Coming back after ten days away, the heat that has been such a feature of this long summer still persisted. Whilst I had been away, there had been a fire at the entrance of the village, spreading across several fields on both sides of the main road, encircling a house and the tiny village cementery. The herbaceous vegetation will quickly recover, but I wonder how the trees that were affected will fare. Time will tell. The countryside is a tinderbox and in a way it is surprising that fires are not more common. Most people here take great care.
Just the last couple of days, we have had a couple of thunderstorms and there is a slight freshness in the morning, signalling perhaps that the edge is coming off the heat and autumn will be arriving. It is overdue.
Birdwise, autumn passage is at full strength here. Out on the plains, semi-deserts now, there are many Northern Wheatears and Whinchats, plus a few Tawny Pipits. When I was out there three mornings ago, I came across Willow Warblers as well, hopping on the ground amongst the withered and sparse vegetation. Great Bustards stalked the lanscape, bills agape panting, whilst Black-bellied and Pin-tailed Sandgrouse came to drink to water in a deeply-escavated dew-pond nearby. Later that day I went to the Monfragüe National Park, in the middle of the day Red Deer and Wild Boar were coming to the river to wade belly-deep and to drink. One invariably stops first at the iconic cliff of Peña Falcón, where always Griffon Vultures will be present. A Short-toed Eagle spent the entire duration of my visit perched on a rock close-by whilst I was pleased to find a Black Wheatear right at the top of the cliff opposite. This rock-loving species can be found quite readily at a number of sites near us, but in all these years, I have seen it at Peña Falcón less than half a dozen times.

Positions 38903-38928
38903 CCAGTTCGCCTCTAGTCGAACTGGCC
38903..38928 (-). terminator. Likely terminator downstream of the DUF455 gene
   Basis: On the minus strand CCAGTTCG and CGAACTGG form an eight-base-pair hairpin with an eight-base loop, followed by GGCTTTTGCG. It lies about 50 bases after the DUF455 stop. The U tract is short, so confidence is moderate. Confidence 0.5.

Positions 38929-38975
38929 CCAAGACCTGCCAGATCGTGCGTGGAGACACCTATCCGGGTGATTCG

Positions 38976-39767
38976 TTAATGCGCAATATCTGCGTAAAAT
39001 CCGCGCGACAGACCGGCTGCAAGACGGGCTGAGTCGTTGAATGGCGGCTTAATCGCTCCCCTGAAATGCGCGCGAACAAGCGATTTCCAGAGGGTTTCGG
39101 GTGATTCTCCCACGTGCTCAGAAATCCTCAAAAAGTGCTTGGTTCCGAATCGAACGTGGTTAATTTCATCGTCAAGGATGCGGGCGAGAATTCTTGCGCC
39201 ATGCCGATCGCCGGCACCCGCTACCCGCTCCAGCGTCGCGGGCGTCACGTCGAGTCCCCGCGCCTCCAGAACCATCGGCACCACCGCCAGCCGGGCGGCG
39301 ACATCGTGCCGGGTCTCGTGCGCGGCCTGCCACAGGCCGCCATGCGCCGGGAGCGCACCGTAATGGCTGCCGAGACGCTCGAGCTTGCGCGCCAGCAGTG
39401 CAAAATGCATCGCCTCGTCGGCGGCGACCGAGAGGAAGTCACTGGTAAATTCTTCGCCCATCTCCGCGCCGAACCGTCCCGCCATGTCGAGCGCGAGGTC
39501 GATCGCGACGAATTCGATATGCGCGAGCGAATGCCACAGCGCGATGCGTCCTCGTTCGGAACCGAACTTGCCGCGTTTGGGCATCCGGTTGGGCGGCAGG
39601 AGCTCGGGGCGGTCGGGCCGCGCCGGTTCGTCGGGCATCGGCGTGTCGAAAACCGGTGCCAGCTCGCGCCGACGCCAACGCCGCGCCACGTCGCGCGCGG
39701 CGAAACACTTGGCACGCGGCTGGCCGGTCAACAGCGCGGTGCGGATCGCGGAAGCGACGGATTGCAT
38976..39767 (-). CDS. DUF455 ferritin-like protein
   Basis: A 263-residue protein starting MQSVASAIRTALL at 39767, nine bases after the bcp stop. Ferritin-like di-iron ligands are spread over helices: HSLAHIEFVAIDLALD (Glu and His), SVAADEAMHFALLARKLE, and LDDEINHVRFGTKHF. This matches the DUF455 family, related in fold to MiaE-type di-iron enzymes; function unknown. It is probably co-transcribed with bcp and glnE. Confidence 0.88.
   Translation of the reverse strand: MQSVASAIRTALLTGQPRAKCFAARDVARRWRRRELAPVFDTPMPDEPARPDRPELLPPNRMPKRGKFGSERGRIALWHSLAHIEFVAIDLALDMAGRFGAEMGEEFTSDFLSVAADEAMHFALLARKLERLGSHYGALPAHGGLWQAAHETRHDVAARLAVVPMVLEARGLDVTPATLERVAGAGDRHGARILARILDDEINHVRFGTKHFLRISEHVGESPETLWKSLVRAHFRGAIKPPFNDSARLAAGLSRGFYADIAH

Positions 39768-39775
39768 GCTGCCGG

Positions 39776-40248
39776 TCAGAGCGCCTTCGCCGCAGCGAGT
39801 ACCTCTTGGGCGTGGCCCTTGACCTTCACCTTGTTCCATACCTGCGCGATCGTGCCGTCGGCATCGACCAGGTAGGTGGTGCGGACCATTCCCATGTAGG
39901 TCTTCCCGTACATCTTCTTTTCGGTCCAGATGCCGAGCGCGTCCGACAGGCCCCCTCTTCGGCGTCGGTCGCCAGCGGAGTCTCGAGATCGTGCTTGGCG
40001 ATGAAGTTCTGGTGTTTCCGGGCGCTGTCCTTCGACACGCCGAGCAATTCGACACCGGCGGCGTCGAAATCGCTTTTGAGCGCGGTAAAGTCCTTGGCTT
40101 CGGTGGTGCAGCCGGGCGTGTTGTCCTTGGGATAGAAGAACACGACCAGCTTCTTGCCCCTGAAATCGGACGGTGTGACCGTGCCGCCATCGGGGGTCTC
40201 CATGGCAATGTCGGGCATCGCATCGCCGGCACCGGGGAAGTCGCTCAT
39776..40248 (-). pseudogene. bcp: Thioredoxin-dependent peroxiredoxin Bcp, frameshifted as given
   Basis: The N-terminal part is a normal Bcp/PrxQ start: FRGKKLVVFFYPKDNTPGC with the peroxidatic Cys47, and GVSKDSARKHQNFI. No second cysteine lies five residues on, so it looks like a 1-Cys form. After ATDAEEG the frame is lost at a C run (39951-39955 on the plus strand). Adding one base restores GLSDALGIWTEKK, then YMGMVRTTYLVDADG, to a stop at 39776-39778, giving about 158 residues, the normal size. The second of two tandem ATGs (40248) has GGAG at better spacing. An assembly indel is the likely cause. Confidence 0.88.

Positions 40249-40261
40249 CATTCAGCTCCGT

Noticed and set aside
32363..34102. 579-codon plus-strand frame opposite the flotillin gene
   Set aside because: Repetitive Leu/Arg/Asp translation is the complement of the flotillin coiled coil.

The wooded habitat in the park was providing feeding grounds for Common Redstart, Pied and Spotted Flycatchers: all on passage.
Back at Monfragüe today, no sign of the Black Wheatear at Peña Falcón, but a delightful party of a dozen White-rumped Swifts. This is the largest group I have seen there of this rare (but probably unrecorded) swift which nests in disused Red-rumped Swallow nests. It is one of the last summer breeding species to arrive in Extremadura (usually in second week of May) but can still be seen into October. We had fine views of all three vulture species and at the northern viewpoint of Portilla del Tiétar, three Black Stork circled just above us. There I had another surprise, a juvenile Purple Heron flying past - the first I had seen in Monfragüe National Park and quite out-of-place to see in a rocky river valley. But that is migration, things pass through and can turn up where you least expect them sometimes, which is what makes birding at this time of year so rewarding.